An isolated case.
Exchange servers perform best with all kinds of optimizations that are not beneficial to most people. Go through the rest of mstechnet's optimizations, at least half of them are bad ideas for most uses.
I don't run an Exchange server, and I highly doubt more than a handful of people on OCN do either.
SQL Server & Peoplesoft recommend HT be turned OFF: [ MS ]
There are certainly a few cases where HT provides no help, or even hurts. They are very rare in desktop computing.
General usage, games, content creation, multimedia, archiving, multi-tasking, virtualization, and so on, and so on, are virtually never harmed by hyperthreading, and many of them are helped. Some benefit very significantly.
Linpack and SPEC are 100% synthetic. They exist as benchmarks only, with few to no equivalents that do real work.
Benchmarks like these are highly optimizied to load CPUs as much and as efficiently as possible.
Hyperthreading uses the gaps in an execution pipeline caused by inefficiencies. Without any gaps there is no lost performance to recoup.
I've pointed out in the past that the heat difference between HT on and off in LinX is no where near as extreme as with other stress tests. I've also used things like Perfmon to show how many instructions were retired by both programs. Linpack is a very efficient program, one should not expect much of a benefit from HT. The vast majority of real programs are not as efficient as Linpack. If everyone goes back to hand tuning everything in assembly language, then things might be different. However, this is very unlikely to happen.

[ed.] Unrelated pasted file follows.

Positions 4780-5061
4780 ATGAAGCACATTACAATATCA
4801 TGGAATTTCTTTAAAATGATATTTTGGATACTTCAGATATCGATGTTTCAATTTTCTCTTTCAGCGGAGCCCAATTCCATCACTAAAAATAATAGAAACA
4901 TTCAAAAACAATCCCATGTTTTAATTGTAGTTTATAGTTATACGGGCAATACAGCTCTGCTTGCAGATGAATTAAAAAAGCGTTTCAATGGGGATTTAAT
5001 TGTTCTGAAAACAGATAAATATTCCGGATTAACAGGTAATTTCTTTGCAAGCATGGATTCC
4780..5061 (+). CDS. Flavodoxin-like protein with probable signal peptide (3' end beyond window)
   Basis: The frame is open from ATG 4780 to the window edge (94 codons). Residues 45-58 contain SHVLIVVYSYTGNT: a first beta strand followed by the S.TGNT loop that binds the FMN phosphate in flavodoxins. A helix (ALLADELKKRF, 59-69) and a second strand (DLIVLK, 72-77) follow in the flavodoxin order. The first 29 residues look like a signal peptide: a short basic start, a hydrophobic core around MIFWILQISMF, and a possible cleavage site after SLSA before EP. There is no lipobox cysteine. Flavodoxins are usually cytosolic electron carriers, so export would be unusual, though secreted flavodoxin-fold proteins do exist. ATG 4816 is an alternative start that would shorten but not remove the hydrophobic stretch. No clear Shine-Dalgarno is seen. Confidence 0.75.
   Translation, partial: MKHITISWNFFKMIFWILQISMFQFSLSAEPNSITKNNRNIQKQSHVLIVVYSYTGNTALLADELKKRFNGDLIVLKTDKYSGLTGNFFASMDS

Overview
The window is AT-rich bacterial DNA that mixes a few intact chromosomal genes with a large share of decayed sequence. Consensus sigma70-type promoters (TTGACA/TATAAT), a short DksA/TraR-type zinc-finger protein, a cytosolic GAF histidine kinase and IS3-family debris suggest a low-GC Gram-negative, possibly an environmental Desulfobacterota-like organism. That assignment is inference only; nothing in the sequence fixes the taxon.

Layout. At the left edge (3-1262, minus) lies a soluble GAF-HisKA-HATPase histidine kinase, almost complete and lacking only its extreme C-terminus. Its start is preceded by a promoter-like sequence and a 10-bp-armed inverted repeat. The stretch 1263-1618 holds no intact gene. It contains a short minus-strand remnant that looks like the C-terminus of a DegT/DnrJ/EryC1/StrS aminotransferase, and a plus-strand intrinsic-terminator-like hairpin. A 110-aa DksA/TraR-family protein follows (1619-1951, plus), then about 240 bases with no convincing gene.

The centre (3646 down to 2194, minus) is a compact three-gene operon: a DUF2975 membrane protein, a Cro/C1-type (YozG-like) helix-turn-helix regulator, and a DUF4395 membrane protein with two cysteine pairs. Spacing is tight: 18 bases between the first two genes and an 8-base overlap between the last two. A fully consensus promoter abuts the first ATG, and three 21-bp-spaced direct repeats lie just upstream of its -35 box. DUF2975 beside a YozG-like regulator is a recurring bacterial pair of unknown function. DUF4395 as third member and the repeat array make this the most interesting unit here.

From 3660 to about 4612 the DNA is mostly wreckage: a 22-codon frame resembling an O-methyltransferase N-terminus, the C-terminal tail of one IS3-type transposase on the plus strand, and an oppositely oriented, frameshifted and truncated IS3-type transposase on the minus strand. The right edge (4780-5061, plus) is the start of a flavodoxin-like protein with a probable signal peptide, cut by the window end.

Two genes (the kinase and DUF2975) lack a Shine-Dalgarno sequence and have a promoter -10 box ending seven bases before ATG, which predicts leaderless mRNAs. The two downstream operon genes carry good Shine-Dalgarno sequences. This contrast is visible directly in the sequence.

Images from a test I did 18 months ago on my X3350:
See the difference? IBT (a linpack test) has almost double the IPC of Prime95, on the exact same setup. It's simply written to do more work. It leaves very little unused. Prime95, more efficient than most programs out there (and one that is part of a real distributed computing project), is a very different story.
For me, Avidemux using x264 to encode videos often takes 30% less time to complete the same task with HT enabled.
Archiving with 7-zip is often 40-50% faster with HT enabled, on my system. Putting 13,000 files into a 40GB archive on ultra compression takes hours on my 4.2GHz i7. Turning HT on can save me 90-120 minutes, easily.
Doing anything CPU intensive (for my CPU) along with anything else goes
much faster with HT enabled.
If you want screen shots and specific results, I'll do some later today. I am not at my desktop right now. My laptop has hyperthreading, but I can't disable it in Acer's BIOS.
Originally Posted by wuttz
Your examples of why HT isn't useful are either specialized and purely synthetic benchmarks, or are certain types of server loads that apply to almost no one here.
My examples of where HT is a big help, are things I, and many other people on OCN, do every day, to one degree or another.Edited by Blameless - 5/21/10 at 2:02pm